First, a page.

Amazon Has Given The Green Light For A True-Crime Documentary On Chiefs Superfan & Bank Robber ChiefsAholic

@chiefsaholic via Instagram/Tulsa County Jail

Amazon came out firing with new project announcements left and right on Tuesday, including some fascinating titles in the world of sports. In addition to a documentary about the late, great Dale Earnhardt, a true-crime doc titled ChiefsAholic: A Wolf in Chiefs Clothing, is on the way.

Bless Patrick Mahomes. Whether it’s dealing with his idiot kid brother’s shenanigans, or being so great that he can render the fact that one of the Chiefs’ most visible fans is a criminal facing up to 50 years in prison, Mahomes is just that dude. That latter statement is 100% true, hence Amazon’s initiative to immortalize Xavier Babudar’s borderline stranger-than-fiction story.

How is it possible that a bank robber who literally held a woman at gunpoint becomes the butt of a joke between Chris Jones and Travis Kelce, gets uproariously laughed at by Pat McAfee, and doesn’t make but the slightest ripple? Three Super Bowl wins in five years, that’s how.

Will ChiefsAholic get some sort of financial compensation for agreeing to this documentary? I’d imagine so. I’ll bet whomever is in his orbit enthusiastically agreed to whatever terms necessary.

That’s because ChiefsAholic was forced to shell out $10.8 million to Payton Garcia, the aforementioned bank teller he threatened at gunpoint in December 2022. “Down bad” doesn’t even begin to describe ChiefsAholic these days. He’ll likely spend the rest of his natural life behind bars, in massive debt, and probably won’t have the privilege of watching his beloved Kansas City Chiefs continue their dynastic run.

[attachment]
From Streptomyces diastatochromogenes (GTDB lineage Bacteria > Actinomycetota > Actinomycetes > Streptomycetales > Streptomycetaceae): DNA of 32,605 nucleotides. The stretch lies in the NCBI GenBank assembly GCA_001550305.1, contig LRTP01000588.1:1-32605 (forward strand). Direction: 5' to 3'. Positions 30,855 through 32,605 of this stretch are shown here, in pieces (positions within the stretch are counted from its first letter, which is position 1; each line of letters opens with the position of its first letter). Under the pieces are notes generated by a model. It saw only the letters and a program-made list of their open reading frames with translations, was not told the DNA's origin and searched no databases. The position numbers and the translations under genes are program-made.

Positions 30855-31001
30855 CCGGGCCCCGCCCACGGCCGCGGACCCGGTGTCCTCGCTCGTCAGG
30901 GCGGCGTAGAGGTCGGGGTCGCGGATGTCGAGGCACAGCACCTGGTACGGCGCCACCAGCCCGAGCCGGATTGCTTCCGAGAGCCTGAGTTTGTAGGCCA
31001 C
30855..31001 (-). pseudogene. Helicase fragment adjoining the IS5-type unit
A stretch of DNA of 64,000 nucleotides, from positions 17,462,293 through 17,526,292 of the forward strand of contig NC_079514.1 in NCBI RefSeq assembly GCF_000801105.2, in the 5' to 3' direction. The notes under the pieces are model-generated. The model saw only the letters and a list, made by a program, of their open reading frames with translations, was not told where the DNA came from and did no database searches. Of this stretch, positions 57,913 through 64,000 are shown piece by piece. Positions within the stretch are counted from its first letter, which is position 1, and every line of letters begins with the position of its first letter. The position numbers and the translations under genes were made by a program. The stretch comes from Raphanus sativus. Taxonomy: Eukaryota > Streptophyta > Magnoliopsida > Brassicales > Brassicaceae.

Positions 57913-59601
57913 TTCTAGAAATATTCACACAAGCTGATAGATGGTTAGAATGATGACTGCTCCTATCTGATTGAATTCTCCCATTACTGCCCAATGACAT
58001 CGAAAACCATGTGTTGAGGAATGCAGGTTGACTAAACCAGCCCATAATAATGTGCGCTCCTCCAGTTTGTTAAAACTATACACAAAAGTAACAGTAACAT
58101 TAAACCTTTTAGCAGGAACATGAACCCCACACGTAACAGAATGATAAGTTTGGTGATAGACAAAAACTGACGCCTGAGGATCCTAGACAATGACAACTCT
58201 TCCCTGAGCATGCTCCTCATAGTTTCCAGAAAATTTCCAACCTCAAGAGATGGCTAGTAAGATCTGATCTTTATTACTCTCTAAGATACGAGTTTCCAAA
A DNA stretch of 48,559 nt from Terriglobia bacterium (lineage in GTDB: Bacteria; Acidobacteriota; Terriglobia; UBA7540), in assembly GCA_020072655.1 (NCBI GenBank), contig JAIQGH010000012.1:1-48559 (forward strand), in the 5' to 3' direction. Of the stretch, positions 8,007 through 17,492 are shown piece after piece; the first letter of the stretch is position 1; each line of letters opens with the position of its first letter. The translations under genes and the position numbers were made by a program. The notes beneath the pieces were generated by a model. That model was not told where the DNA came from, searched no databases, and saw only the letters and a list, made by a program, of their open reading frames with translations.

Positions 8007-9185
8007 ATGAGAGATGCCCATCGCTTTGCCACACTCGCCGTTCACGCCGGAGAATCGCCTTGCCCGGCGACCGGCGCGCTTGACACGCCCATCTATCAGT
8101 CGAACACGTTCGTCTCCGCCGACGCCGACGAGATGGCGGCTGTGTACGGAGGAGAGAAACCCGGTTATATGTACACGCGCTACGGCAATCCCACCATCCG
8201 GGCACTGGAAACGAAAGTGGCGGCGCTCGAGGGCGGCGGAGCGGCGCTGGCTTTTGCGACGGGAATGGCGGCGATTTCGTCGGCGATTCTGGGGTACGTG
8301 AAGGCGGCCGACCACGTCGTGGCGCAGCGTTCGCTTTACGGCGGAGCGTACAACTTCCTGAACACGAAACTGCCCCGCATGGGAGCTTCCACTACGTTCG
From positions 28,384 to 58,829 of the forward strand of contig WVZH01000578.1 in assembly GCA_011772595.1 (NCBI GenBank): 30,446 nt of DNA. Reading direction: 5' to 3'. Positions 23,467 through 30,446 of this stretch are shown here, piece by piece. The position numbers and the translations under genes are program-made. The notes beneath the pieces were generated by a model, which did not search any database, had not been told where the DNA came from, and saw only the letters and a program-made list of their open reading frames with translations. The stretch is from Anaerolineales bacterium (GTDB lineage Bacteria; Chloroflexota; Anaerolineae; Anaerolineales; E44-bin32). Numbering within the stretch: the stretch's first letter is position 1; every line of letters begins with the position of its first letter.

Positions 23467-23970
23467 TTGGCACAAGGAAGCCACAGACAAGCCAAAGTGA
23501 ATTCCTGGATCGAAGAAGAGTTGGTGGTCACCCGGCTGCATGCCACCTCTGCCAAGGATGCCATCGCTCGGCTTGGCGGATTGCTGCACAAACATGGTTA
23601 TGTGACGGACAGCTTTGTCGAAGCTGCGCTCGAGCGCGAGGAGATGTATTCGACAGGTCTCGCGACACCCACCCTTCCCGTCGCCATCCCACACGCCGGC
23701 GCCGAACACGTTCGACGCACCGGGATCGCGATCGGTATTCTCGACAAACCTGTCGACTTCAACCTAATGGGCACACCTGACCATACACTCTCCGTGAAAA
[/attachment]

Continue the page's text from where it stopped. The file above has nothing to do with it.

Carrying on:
The world won’t soon forget how ChiefsAholic’s lawyer, Matthew Merryman, described his client’s losing legal battle. It’s so far beyond parody/meta/absurd that I still can’t believe it actually happened.

Merryman is absolutely going to be one of the main stars of ChiefsAholic: A Wolf in Chiefs Clothing. How could he not be? That’s one participant in for sure.

Will any Chiefs engage or have anything to do with this? I doubt it, but that’s ripe with potential for hilarity. I wonder who ChiefsAholic’s family is and what they think. I’m admittedly not a big true-crime guy. However, anyone can buy into any given story like this because of the fundamental question of, “What motivates a human to do such things?” I get the fascination.

Thankfully, this tale didn’t end in tragic fashion as so many true-crime documentaries do. Justice has already been served in a form of an eight-figure settlement. But what else is there to ChiefsAholic’s story? Amazon was intrigued enough to order a documentary to explore it. Consider my interest moderately piqued — if only to see the lawyer again.

A beer bottle on a dock



A beer bottle on a dock